<Biml xmlns="http://schemas.varigence.com/biml.xsd">
            <Connections>
                <AdoNetConnection Name="CM_ADO_DB" ConnectionString="Data Source=.\sql2014;Integrated Security=SSPI;Connect Timeout=30;Database=DEMO;" Provider="SQL"  />
            </Connections>
            <Packages>
                <Package Name="ADONET Source">
                    <Variables>
                        <Variable DataType="String" Name="QuerySource">SELECT 1 AS foo;</Variable>
                    </Variables>
                    <Tasks>
                        <Dataflow Name="DFT Source">
                            <Transformations>
                                <!--
                                This name matters
                                -->
                                <AdoNetSource 
                                    Name="Oracle Source"
                                    ConnectionName="CM_ADO_DB" 
                                    >
                                    <DirectInput>SELECT 2 AS foo;</DirectInput>
                                </AdoNetSource>
                                <DerivedColumns Name="DER Placeholder"></DerivedColumns>
                            </Transformations>
                            <Expressions>
                                <!--
                                The name here of [Oracle Source] must match exactly what's above
                                -->
                                <Expression ExternalProperty="[Oracle Source].[SqlCommand]">@[User::QuerySource]</Expression>
                            </Expressions>
                        </Dataflow>
                    </Tasks>
                </Package>
            </Packages>
        </Biml>
        
      2. Any ideas on how to do something like a custom property? It looks like when they added Attunity as a datasource they forgot to add some of the CustomProperties that were there for the original workaround.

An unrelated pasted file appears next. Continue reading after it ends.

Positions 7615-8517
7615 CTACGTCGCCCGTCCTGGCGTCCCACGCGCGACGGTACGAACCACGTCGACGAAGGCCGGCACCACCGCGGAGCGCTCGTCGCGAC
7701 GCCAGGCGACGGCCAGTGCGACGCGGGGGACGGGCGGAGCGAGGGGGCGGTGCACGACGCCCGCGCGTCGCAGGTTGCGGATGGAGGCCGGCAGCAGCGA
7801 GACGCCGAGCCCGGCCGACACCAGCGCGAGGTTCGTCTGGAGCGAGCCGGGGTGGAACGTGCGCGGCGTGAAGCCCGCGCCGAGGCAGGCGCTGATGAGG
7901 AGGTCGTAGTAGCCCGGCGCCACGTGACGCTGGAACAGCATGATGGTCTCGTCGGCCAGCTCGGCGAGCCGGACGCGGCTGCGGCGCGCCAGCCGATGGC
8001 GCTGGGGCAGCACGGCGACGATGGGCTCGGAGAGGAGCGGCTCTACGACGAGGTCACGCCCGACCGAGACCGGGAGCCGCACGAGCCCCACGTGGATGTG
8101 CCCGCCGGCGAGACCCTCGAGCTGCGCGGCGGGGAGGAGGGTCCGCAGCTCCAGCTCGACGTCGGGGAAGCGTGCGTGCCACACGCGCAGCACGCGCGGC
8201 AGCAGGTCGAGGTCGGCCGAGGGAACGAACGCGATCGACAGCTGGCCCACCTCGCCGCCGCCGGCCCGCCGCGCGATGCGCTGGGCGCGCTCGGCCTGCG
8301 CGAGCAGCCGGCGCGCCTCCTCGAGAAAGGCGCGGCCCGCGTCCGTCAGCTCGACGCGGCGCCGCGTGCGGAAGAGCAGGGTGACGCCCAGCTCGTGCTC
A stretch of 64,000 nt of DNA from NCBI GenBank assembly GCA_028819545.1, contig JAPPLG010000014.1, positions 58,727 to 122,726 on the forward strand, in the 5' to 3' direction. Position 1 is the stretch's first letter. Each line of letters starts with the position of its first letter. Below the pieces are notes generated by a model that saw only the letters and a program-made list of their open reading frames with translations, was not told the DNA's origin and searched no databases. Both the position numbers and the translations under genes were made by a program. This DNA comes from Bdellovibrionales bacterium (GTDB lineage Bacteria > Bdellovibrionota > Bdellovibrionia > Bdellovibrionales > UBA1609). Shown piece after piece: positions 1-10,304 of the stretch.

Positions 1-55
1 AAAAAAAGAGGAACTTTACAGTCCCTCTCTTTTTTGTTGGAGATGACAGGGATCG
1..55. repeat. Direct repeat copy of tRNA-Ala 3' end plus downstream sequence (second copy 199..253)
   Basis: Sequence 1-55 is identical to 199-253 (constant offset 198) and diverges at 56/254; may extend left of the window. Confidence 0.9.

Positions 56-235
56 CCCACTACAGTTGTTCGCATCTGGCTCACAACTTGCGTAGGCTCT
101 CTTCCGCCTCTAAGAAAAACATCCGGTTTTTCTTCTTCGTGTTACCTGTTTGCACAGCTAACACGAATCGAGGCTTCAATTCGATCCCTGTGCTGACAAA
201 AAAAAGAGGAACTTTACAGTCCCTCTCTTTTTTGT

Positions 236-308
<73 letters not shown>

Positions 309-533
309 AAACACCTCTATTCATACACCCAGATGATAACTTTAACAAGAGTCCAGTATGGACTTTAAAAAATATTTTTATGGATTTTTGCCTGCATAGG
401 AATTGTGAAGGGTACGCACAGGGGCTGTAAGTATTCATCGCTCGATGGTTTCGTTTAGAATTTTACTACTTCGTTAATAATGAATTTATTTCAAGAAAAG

“HR”.”EMPLOYEES”
        SELECT * FROM “HR”.”EMPLOYEES”
        100
        0
        32768
        1252
        1

      3. I’ll take a look at it in a bit. FYI, the code won’t post because you have to do html encoding so the XML tags will show up. I learned this morning that you can use the code formatter on Manoli.NET for this.

      4. Lets try that again.

        <CustomProperties>
            <CustomProperty Name="TableName" DataType="String" SupportsExpression="true" Description="The name of the table to be fetched.">"HR"."EMPLOYEES"</CustomProperty>
            <CustomProperty Name="SqlCommand" DataType="String" SupportsExpression="true" Description="The SQL command to be executed.">SELECT * FROM "HR"."EMPLOYEES"</CustomProperty>
            <CustomProperty Name="BatchSize" DataType="Int32" SupportsExpression="true" Description="The number of rows fetched in a batch.">100</CustomProperty>
            <CustomProperty Name="PrefetchCount" DataType="Int32" SupportsExpression="true" Description="Number of pre-fetched rows.">0</CustomProperty>
            <CustomProperty Name="LobChunkSize" DataType="Int32" SupportsExpression="true" Description="Determines the chunk size allocation for LOB columns">32768</CustomProperty>
            <CustomProperty Name="DefaultCodePage" DataType="Int32" SupportsExpression="true" Description="The code page to use when code page information is unavailable from the data source.">1252</CustomProperty>
            <CustomProperty Name="AccessMode" DataType="Int32" TypeConverter="AccessMode" Description="The mode used to access the database.">1</CustomProperty>
        </CustomProperties>